the photoshooter's journey from taking to making

FROM BEAUTIFUL TO BLEAK AND BACK

By MICHAEL PERKINS

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Main Barber, 1968 (Courtesy of the estate of Fred Herzog and Equinox Gallery)

BY MICHAEL PERKINS

FRED HERZOG (1930-2019) MAY BE ONE OF THE MOST IMPORTANT PHOTOGRAPHERS you’ve never heard of, just as there are hundreds of other unsung heroes in the slow transition of street photography from a medium dominated by monochrome to one defined by color. Indeed, it is because of Herzog and others like him that we now regard color as not only a valid tool for street work, but, for some, the only way to fly. However, it took a long time to get to this point. 

By the time Fred began shooting almost exclusively in what we now call “un-re-gentrified” neighborhoods in the Vancouver of the 1950’s, he had earned his bread with less fanciful work as a medical photographer and fine arts instructor. At the time, the raw, immediate feel of black & white film was still the world’s go-to. Color films were thought to be the domain of amateur snapshots or high-end magazine ads. Monochrome was stark; color was pretty. How could any serious art shot depict the real state of mankind in the plump, primary tones of Kodachrome? 

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Granville/Smythe, 1959 (Courtesy of the estate of Fred Herzog and Equinox Gallery)

Herzog shot not only what he wanted, confining himself to the same small knot of neighborhoods for most of his shooting life, he shot how he wanted, and Kodachrome was his go-to. Vancouver was run-down and worn, but it was also bursting with a kind of bumptious neon flavor that would have been stripped away in black-and-white. In an age that said that color would beautify (and thus blunt) a picture’s reportorial impact, Herzog set out to demonstrate, in one iconic image after another, that color didn’t soften the harder edges of his world; it actually fleshed them out.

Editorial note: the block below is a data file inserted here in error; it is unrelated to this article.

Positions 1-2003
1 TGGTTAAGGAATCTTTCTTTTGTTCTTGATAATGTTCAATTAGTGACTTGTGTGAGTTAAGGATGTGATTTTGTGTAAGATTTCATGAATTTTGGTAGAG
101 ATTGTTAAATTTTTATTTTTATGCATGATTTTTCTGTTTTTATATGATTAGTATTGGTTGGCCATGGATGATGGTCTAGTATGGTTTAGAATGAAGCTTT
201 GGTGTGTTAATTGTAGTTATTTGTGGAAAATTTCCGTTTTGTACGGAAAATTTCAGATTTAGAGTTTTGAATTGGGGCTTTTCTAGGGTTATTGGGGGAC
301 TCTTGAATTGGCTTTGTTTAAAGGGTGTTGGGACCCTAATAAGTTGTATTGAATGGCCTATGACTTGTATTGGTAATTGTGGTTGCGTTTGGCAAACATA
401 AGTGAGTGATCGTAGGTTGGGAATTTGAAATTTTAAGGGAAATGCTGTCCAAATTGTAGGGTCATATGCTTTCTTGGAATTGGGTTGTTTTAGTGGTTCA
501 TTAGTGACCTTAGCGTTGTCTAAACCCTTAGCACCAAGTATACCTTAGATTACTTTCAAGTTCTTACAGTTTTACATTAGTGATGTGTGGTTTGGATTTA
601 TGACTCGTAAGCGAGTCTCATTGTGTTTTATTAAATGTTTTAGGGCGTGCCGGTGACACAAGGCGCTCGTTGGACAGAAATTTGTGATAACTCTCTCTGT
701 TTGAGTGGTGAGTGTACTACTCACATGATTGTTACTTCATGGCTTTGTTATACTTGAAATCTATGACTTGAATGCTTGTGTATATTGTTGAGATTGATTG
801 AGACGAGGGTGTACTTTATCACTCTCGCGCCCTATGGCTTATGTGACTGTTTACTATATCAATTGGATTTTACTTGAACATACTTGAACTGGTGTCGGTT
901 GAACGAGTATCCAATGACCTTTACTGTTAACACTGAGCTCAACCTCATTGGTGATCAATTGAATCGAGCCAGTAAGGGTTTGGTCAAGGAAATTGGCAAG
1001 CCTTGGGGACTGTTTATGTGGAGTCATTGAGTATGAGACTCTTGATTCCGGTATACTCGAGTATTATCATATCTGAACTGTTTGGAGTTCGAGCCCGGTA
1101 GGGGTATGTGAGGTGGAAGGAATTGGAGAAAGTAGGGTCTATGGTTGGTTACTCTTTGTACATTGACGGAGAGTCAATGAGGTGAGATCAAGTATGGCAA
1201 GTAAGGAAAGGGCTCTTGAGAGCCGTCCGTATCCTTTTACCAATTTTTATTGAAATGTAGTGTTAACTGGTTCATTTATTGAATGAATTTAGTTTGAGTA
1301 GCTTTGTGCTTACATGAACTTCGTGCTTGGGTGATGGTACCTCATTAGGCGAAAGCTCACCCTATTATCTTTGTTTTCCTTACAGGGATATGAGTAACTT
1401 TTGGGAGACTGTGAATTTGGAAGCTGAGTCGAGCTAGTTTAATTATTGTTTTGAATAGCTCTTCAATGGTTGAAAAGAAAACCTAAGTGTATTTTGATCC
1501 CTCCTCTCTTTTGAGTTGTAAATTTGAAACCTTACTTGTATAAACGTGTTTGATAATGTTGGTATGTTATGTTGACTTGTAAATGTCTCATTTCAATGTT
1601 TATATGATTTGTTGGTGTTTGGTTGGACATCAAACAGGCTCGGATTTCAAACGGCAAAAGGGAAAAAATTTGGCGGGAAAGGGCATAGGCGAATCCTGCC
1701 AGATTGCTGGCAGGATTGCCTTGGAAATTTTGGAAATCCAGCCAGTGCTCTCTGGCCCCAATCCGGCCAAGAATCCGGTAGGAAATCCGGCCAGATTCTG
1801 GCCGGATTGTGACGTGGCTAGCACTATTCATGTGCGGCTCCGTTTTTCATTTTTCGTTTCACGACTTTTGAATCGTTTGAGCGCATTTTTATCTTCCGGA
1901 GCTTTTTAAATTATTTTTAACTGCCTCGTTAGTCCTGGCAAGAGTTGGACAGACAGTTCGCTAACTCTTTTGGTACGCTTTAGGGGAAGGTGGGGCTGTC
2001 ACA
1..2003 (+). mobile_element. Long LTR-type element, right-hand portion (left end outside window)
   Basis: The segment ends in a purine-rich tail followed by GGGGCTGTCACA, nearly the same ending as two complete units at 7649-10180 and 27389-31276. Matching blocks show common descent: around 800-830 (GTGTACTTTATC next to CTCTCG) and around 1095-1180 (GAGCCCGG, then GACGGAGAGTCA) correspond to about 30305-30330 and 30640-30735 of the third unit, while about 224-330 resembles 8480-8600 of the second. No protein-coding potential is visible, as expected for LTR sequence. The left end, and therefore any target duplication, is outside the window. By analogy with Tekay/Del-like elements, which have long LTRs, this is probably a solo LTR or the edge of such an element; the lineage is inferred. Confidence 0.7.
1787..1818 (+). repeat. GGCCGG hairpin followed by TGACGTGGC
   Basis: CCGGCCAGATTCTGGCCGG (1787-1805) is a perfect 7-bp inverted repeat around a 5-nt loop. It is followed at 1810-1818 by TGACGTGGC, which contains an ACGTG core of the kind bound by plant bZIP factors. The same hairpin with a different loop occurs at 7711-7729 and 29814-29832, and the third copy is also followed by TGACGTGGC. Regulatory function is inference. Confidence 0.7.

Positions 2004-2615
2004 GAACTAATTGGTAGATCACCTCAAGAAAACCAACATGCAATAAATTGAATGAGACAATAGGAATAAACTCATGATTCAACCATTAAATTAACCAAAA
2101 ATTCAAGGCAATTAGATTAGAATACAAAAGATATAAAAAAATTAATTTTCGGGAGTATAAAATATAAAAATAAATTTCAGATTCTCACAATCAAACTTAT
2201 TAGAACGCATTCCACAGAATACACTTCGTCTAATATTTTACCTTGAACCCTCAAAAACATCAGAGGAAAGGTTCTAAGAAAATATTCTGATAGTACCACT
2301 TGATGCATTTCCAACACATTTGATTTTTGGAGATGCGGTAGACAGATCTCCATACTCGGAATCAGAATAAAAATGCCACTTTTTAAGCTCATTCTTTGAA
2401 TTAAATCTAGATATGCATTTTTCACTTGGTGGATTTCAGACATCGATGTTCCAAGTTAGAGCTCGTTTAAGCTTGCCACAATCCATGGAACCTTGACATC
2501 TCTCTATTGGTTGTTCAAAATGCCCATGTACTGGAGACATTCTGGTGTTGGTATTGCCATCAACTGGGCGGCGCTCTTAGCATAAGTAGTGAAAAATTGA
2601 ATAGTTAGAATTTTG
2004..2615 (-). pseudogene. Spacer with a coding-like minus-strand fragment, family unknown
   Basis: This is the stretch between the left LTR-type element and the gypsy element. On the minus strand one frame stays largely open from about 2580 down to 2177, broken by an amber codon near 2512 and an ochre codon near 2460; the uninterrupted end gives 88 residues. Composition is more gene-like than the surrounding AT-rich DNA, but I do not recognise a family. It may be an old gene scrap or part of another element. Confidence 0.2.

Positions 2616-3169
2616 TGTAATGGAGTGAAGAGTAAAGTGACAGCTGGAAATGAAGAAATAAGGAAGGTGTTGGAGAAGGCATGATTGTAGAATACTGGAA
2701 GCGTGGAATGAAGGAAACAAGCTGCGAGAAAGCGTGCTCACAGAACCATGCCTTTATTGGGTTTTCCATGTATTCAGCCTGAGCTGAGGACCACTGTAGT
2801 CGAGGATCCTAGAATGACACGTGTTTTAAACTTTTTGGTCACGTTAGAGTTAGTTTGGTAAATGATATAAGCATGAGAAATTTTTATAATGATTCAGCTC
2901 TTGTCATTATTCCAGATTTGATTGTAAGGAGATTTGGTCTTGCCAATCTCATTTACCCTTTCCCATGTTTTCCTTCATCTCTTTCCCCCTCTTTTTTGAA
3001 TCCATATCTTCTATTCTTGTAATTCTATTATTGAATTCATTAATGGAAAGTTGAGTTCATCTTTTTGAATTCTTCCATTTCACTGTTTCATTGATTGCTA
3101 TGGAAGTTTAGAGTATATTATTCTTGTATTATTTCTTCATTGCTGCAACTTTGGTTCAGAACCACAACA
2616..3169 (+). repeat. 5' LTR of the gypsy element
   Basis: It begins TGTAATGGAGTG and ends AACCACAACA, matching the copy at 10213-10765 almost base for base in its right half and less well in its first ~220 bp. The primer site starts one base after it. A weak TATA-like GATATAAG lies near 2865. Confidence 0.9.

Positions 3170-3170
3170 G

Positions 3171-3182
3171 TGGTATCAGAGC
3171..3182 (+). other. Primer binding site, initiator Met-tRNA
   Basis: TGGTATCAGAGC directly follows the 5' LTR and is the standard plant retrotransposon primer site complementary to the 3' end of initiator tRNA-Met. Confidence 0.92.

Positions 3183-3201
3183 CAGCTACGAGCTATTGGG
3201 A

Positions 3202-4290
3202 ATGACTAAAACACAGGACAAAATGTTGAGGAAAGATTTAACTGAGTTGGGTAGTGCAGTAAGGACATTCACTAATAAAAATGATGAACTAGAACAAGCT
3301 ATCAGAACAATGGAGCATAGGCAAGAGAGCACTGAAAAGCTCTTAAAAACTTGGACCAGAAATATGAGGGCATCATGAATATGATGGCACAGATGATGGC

Technology, or rather its slow evolution, kept Fred’s work from being properly seen until years after he had created some of his best work. Kodachrome was a very slow reversal film which defied even the best labs’ efforts to create good qualtity prints, and so Herzog kept the results largely to himself in slide format until the world caught up, delaying the first public exhibition of his work until 2007. The wait was worth it, as his full body of work became one of the most valued studies on a single locality in photographic history. Herzog managed to chronicle the rise, fall, and resurrection of a city in a sprawling portfolio covering more than a third of a century, but, more importantly, he has become, with every passing year since his death in 2019, one of the greatest prophets of the full power of color, not to merely make life warmer, but to render it more completely. Time has vindicated his instinct, the feeling that life, rendered in all its natural hues, could still register the complete range of human experience, from the beautiful to the bleak, and do it faithfully. 

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